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What's the difference?

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What's the difference between blue chippers who come out of high school and achieve success versus other blue chippers who come out of high school and don't live up the "hype" fans place upon them? Outside of the obvious statements such as injuries and academics, what sets apart the Jason Welches from the Scott Winstons? The Kyle Dakes from the Mike Benefiels? The Brent Metcalfs from the Jacob Palominos. Is it a mindset? Are there specific characteristics that some young men have that others do not?

 

This isn't meant to insight arguments, just discussion.

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I was thinking about this exact question the other day. Specifically Dake and Grajales given that they were the same size and about the same aility level coming out of highschool (slight edge to grajales if anything). It's crazy to me that Dake was an NCAA champion less than a year later and Grajales is still struggling to make the podium.

 

I think somebody mentioned that Grajales had sufferd an injury, but the only infor I found was that grajales got injured back in 2007, well before these guys graduated from highschool.

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I wonder that myself, and as UM158 says, recruiting would be that much easier if coaches understood this. This question really stood out to me after the 2009 senior nationals. Kyle Bradley (Missouri) lost a close 3-1 decision to Kyle Dake in the semi's. Dake went on to win 4 national titles, while Bradley hasn't earned AA honors. Bradley was always very dedicated, so it made me wonder...was it coaching, focus, practice partners...?? I have no idea. Great discussion topic, though.

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it can be taken the wrong way but genetics and genetic luck come into play. sometimes its all nuture (ie training, coaching, etc) but other times nature can give a guy boost. an extreme example of that is david robinson growing several inches after joining the navy.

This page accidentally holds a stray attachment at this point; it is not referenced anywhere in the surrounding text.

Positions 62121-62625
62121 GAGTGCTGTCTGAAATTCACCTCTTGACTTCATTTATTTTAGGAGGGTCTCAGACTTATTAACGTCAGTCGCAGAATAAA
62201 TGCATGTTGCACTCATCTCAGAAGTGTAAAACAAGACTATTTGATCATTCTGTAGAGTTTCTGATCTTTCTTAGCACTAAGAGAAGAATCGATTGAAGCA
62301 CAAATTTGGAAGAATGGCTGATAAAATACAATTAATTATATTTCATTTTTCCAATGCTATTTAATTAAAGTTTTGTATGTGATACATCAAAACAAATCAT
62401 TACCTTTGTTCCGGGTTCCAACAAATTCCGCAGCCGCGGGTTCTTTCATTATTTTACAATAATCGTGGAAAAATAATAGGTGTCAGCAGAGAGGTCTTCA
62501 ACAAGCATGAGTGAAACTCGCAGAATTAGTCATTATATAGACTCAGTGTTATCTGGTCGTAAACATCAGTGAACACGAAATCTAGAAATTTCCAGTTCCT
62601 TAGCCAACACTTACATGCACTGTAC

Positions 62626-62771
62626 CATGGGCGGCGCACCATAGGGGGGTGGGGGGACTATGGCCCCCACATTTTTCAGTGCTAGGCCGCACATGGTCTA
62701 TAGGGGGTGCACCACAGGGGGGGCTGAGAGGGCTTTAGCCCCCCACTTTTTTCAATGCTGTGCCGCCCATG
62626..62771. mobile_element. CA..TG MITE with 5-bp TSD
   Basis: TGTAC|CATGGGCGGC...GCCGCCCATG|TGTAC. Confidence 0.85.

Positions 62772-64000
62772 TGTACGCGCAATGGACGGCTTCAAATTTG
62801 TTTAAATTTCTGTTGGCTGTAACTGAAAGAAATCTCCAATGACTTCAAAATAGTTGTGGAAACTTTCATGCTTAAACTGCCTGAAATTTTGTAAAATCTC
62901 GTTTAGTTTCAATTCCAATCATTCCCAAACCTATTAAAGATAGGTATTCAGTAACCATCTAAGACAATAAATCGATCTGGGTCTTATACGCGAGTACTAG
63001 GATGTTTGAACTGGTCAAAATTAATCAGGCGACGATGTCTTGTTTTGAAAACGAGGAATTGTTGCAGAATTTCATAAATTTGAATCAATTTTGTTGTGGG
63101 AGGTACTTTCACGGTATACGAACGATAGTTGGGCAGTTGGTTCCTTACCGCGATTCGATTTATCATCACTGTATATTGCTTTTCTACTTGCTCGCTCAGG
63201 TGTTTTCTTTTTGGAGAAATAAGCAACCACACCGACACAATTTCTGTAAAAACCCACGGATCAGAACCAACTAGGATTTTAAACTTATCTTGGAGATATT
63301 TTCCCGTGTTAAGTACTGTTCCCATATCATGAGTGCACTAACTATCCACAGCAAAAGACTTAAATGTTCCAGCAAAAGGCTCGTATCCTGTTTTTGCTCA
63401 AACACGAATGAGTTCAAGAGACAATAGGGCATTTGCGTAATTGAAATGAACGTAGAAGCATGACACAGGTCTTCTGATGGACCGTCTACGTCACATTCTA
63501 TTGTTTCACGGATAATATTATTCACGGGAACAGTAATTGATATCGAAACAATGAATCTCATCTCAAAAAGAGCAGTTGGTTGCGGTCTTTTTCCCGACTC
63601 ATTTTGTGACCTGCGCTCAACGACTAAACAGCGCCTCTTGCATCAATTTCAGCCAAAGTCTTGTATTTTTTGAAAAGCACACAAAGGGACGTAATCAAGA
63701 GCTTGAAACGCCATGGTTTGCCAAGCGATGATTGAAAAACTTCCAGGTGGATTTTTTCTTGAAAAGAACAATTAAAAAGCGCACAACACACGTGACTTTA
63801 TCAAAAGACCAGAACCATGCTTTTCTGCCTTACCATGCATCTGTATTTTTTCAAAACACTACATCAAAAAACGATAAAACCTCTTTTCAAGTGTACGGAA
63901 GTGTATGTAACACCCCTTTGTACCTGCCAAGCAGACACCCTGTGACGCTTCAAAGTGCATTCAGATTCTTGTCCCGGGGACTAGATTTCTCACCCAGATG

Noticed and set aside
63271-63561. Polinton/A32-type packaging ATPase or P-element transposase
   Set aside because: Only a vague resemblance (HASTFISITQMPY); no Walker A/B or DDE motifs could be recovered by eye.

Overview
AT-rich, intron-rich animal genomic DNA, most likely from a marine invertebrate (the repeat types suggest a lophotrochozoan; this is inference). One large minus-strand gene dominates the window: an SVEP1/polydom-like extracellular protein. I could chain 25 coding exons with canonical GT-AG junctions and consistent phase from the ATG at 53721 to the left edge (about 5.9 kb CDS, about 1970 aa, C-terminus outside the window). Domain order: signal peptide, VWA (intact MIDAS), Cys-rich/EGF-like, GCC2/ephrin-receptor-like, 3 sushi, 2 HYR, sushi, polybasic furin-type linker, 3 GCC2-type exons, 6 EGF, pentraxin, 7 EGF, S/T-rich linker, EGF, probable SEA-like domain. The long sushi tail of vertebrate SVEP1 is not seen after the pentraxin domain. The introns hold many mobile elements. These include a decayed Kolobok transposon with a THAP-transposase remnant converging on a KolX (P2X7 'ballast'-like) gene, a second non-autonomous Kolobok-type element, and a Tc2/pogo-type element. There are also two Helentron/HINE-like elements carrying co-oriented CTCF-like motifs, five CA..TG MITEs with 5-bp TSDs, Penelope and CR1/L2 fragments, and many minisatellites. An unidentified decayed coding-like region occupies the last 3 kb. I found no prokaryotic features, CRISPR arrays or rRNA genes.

still have to put the work in but some people are born with higher mental and physical ceilings than others. also some also have the ability to reach their ceilings faster than others.

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still have to put the work in but some people are born with higher mental and physical ceilings than others. also some also have the ability to reach their ceilings faster than others.

 

I think that can't be discounted. Some high ranked guys from high school have already reached their ceilings and will struggle in college no matter how hard they work. Other high ranked guys in high school have only begun to tap their potential and become monsters in college. Most are somewhere in between.

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still have to put the work in but some people are born with higher mental and physical ceilings than others. also some also have the ability to reach their ceilings faster than others.

 

I think that can't be discounted. Some high ranked guys from high school have already reached their ceilings and will struggle in college no matter how hard they work. Other high ranked guys in high school have only begun to tap their potential and become monsters in college. Most are somewhere in between.

Definately. I was coming back to this thread to post something along the lines of this. Look at how much guys like Taylor, Dake, and Burroughs grew from their later highschools year to the time they finished college. All three were very successful high school wrestlers, yet none of the three had come anywhere close to fully maturing physically.